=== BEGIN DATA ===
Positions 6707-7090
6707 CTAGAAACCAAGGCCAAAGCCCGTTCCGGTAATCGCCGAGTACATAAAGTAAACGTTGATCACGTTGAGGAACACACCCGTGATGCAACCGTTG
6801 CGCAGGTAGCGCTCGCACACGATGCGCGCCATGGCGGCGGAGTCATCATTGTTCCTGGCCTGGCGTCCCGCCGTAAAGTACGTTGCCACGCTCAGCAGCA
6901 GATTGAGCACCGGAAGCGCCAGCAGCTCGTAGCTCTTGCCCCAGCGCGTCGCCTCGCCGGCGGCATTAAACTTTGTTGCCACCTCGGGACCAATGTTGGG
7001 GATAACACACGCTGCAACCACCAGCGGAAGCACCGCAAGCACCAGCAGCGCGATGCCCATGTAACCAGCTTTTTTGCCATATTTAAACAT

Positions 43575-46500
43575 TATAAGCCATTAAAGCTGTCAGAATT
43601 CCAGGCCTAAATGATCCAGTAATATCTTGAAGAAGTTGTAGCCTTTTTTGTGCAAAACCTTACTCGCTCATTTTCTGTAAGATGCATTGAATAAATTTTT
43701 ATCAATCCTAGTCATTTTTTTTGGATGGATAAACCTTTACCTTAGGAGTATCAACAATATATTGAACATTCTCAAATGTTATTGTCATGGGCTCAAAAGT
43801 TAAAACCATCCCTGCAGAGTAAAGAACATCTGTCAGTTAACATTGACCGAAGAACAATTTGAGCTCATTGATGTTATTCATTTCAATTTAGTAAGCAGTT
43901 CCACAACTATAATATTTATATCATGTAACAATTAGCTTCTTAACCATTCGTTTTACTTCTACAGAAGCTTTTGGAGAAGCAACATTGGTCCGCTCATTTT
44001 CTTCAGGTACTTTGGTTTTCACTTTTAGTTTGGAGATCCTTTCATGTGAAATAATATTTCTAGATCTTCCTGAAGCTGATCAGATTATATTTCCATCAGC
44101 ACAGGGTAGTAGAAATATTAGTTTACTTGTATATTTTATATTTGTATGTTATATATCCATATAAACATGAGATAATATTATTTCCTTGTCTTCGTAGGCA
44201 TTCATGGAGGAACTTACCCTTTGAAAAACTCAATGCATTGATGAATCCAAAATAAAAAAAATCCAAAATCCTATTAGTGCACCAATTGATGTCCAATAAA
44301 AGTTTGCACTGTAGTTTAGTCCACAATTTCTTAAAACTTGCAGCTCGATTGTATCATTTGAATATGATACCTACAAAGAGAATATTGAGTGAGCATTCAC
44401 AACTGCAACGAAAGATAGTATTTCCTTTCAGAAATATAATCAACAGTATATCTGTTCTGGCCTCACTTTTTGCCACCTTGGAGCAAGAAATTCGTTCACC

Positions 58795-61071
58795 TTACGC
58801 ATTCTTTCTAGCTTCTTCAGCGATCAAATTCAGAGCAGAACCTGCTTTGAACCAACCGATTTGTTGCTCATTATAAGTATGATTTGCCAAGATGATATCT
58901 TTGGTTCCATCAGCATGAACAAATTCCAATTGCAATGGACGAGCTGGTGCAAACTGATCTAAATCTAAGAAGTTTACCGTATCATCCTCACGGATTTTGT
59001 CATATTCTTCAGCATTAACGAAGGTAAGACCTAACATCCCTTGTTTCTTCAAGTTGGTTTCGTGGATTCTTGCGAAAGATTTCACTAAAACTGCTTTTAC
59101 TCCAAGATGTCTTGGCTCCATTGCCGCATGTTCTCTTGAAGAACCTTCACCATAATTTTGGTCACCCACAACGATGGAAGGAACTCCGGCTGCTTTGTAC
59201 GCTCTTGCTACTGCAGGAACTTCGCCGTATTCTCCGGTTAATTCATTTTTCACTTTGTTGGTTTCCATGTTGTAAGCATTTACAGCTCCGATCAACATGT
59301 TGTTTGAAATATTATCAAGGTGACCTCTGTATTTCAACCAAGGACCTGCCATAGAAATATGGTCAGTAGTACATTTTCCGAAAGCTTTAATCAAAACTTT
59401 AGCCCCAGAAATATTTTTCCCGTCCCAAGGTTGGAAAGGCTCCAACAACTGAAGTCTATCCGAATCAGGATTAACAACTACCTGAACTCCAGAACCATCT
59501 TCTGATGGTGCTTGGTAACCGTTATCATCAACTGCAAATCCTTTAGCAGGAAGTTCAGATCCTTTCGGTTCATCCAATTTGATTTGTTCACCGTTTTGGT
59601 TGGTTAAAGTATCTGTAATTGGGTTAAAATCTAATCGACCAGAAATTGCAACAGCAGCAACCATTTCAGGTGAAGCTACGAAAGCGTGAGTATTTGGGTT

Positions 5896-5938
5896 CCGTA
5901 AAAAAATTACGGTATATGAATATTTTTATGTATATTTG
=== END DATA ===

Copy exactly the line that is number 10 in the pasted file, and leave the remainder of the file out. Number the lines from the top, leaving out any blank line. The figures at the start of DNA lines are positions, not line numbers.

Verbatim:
43801 TAAAACCATCCCTGCAGAGTAAAGAACATCTGTCAGTTAACATTGACCGAAGAACAATTTGAGCTCATTGATGTTATTCATTTCAATTTAGTAAGCAGTT